SMU Professor Gives Me an Excuse To Post This Colbert Clip

Speaking of Tincy Miller, SMU anthropology professor Ron Wetherington is in the new documentary called The Revisionaries, an unflattering look at the Texas State Board of Education. Which gives me an excuse to post the following. Watch it. Laugh. Then cry. Then jump if you want the full release from SMU.

SMU PROFESSOR FEATURE

D IN NEW DOCUMENTARY ‘THE REVISIONARIES’ REVEALS TEXAS TEXTBOOK BATTLES OVER TEACHING EVOLUTION, PORTIONS OF U.S. HISTORY DALLAS (SMU) — A new documentary about the Texas State Board of Education’s ongoing battle over the insertion of politics and religion into curriculum standards for science and history education, featuring SMU anthropology professor Ron Wetherington, is drawing praise as it opens in film festivals across the country. The Revisionaries, an 83-minute documentary directed by Texan Scott Thurman, premiered at the Tribeca Film Festival in New York April 20 and made its Texas premiere at the Dallas International Film Festival April 22. The film focuses on resistance to the theory of evolution by prominent, conservative members of the Texas Board of Education. Wetherington was at both screenings, and says audiences in both locations reacted in disbelief to filmed board of education discussions ranging from the promotion of creationist alternatives to evolutionary theory in textbooks, to arguments over whether and how much the United States’ history of discrimination should be taught. “The film was made to show the revisionists for what they are, the scientists for what they are, and the frustration between the two,” Wetherington said. “The beauty of the film is that it comes out completely neutral.” Wetherington was appointed in 2008 as an expert reviewer by the Texas State Board of Education to evaluate new science curriculum standards. The process derails, Wetherington said, when the board decides to make changes in textbooks based on ideologywithout vetting those changes with either the teachers who are appointed to rewrite the standards or scientists like himself who are appointed to advise them. Wetherington has become one of the state’s most visible proponents of dogma-free scientific education. Wetherington met Thurman as a member of the future filmmaker’s thesis committee as he was preparing for a master of fine arts from the University of North Texas. “If you stand up for what you believe in, and if what you know to be true is being misstated, it’s your obligation,” Wetherington said. The film also will be screened at the upcoming Independent Film Festival Boston April 30 and Hot Docs Canadian International Documentary Festival in Toronto starting on May 1. Within SMU’s Dedman College of Humanities and Sciences, Wetherington teaches undergraduate and graduate courses in human evolution and forensic anthropology, as well as a noncredit required course for departmental graduate students, “Learning to Teach — Teaching to Learn.” He also has served as director of SMU’s Center for Teaching Excellence since 1997 and plans to return to full-time teaching in June. Wetherington’s research interests include population genetics, human paleontology, science pedagogy and the historical archaeology of the U.S. Southwest. Wetherington is the author of Readings in the History of Evolutionary Theory (Oxford University Press, 2011) and five other books on anthropology and archeology, including Understanding Human Evolution (West Publishing, 1992).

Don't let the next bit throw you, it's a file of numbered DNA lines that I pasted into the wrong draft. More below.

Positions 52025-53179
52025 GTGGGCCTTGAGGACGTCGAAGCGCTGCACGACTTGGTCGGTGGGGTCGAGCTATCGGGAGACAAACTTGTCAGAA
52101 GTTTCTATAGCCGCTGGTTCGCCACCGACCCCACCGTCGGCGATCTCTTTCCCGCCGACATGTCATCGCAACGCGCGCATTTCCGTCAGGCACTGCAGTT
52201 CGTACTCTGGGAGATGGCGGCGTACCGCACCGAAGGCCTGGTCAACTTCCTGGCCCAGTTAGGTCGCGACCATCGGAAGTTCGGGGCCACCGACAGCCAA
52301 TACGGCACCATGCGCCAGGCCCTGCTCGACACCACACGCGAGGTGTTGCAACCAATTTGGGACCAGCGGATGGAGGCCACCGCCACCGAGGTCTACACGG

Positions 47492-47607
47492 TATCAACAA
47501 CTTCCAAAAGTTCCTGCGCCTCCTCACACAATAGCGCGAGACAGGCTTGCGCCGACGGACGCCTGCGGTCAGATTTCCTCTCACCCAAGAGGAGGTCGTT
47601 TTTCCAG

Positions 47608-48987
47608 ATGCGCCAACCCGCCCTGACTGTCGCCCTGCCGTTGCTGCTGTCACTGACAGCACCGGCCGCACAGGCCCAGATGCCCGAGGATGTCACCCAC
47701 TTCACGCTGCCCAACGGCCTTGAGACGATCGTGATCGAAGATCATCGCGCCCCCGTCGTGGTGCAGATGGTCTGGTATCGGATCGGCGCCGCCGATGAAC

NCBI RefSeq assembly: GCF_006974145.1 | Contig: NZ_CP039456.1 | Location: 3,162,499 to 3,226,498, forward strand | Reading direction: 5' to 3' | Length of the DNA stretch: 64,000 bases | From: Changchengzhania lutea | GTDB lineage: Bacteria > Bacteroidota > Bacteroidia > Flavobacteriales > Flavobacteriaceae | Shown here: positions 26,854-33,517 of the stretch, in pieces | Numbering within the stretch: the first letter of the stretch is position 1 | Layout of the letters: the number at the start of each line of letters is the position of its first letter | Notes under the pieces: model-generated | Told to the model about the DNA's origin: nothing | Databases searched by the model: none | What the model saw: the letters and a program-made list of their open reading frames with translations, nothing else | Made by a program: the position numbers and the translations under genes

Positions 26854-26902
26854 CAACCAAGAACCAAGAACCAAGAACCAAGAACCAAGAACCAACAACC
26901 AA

4 comments on “SMU Professor Gives Me an Excuse To Post This Colbert Clip

  1. Like watching a train wreck. Poor guy didn’t seem to get that Colbert was making him a fool. And a sad commentary that people like that are trying to decide what teachers get to teach.

  2. Don McLemore has by now become accustomed to being gutted in public forums. If he was smart enough to recognize each thrust of the blade, he wouldn’t have elected to make a fool of himself espousing the nonsense he does. The tragedy is that Texas schoolbooks have for years been written to meet specifications emanating from brains formed somewhere in the fifteenth century.